The Catalan crisis is deepening. The Catalan nationalists tried to engage the Spanish state in talks after their illegal referendum showed a strong vote for independence with other voters absenting themselves. Instead of offering them a legal way forward, the Spanish state proposes to double up on its unpleasant behaviour when they sent in the national police to try to prevent the vote, by now threatening to close down the Catalan regional government. If they go ahead as suggested there could be a tussle over who controls the officials and police currently answering to the Catalan government, with loyalties divided and authority in question. The Catalan politicians are invoking memories of Franco’s regime which also tried to curb independent tendencies in Catalonia. They may want to carry on with their government in exile. With an estimated half a million protesting today on the streets of Barcelona against the proposed Spanish action, it is not going to be an easy matter enforcing what Madrid thinks should be the rules of Spanish state law.
This is but one of several cases of important regions of larger countries seeking to be independent or to have more autonomy. The typical pattern is for the richer parts of a country to come to resent the control of the wider state, particularly because the state takes much more money from them than they get back as public spending in their area. In Catalonia they generate 20% of the National Income but receive only 11% of the public spending for Spain as a whole.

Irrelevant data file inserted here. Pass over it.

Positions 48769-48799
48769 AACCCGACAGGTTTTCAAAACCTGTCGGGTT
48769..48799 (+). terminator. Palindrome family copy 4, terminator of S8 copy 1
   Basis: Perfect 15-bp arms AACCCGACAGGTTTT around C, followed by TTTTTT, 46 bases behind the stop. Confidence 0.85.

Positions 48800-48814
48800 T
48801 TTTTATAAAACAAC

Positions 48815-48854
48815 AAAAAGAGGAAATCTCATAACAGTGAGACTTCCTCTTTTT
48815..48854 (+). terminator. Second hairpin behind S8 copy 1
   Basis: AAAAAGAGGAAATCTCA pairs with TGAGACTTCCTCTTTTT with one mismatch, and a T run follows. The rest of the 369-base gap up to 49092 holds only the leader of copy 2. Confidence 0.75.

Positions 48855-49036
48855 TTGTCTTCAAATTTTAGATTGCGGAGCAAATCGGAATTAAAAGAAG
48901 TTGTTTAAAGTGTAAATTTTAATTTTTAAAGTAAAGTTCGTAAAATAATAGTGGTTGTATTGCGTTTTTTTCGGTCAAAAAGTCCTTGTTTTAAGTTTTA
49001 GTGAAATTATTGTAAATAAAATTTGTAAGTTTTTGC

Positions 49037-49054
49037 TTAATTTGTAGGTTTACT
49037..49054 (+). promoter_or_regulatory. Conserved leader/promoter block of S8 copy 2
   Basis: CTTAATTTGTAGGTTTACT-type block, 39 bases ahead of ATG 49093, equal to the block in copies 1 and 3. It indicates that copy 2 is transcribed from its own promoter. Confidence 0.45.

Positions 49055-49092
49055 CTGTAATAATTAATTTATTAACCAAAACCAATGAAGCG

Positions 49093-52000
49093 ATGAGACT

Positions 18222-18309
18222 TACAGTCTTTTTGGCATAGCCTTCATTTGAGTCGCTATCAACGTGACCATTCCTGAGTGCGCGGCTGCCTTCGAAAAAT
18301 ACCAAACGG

Yesterday in Italy legal non binding referenda were held in both Lombardy and Veneto over whether the voters want more autonomy. Here again money was an important topic. Lombardy provides over 50 bn Euros a year to Rome which it does not get back, and Veneto over 15bn. When this is combined with austerity budgets to hit Euro area targets it creates resentments. It is difficult to know how, close to a national election, the Italian state will respond to this strong demand to keep more of their own money and to control their own migration and planning policies that has emerged in the referendum debates. It is fuelling support for 5 Star and the Northern League, two parties that are polling well and hoping to benefit from this mood in the next national election.
Only in the UK has democracy prevailed, with the grant of a successful referendum to Scotland to settle the issue. There the nationalists argued that Scotland was a net contributor to the Union based on high estimates of future UK revenues from North Sea oil which the nationalists attributed entirely to Scotland. The subsequent sharp fall in the oil price and the continued decline in output from North Sea fields makes it clear Scotland is not a net tax contributor to the UK in the way Catalonia is to Spain or Lombardy to Italy, even if you accept the contested argument that all North Sea revenues should be attributed to Scotland.
In Ukraine the Russian Crimea has split from the country, followed by a referendum organised under Russian auspices to validate it which was not held with international approval or agreed standards and inspection but which delivered a large vote in favour of secession.
The EU used to fan regional feelings through its encouragement of a Europe of the regions. It sought to promote and strengthen regional identities, favouring regional governments to distribute EU grants. It likes regional languages and other signs of difference. It is strange therefore that now it is faced with the consequences of a greater sense of regional identity and the wish for more regional autonomy the EU recites the mantra that these are matters for the state concerned. By saying this it sides against the regional political movements. I guess it assumes the states will win and they will retain control over the tax revenues which the EU needs to share to sustain itself.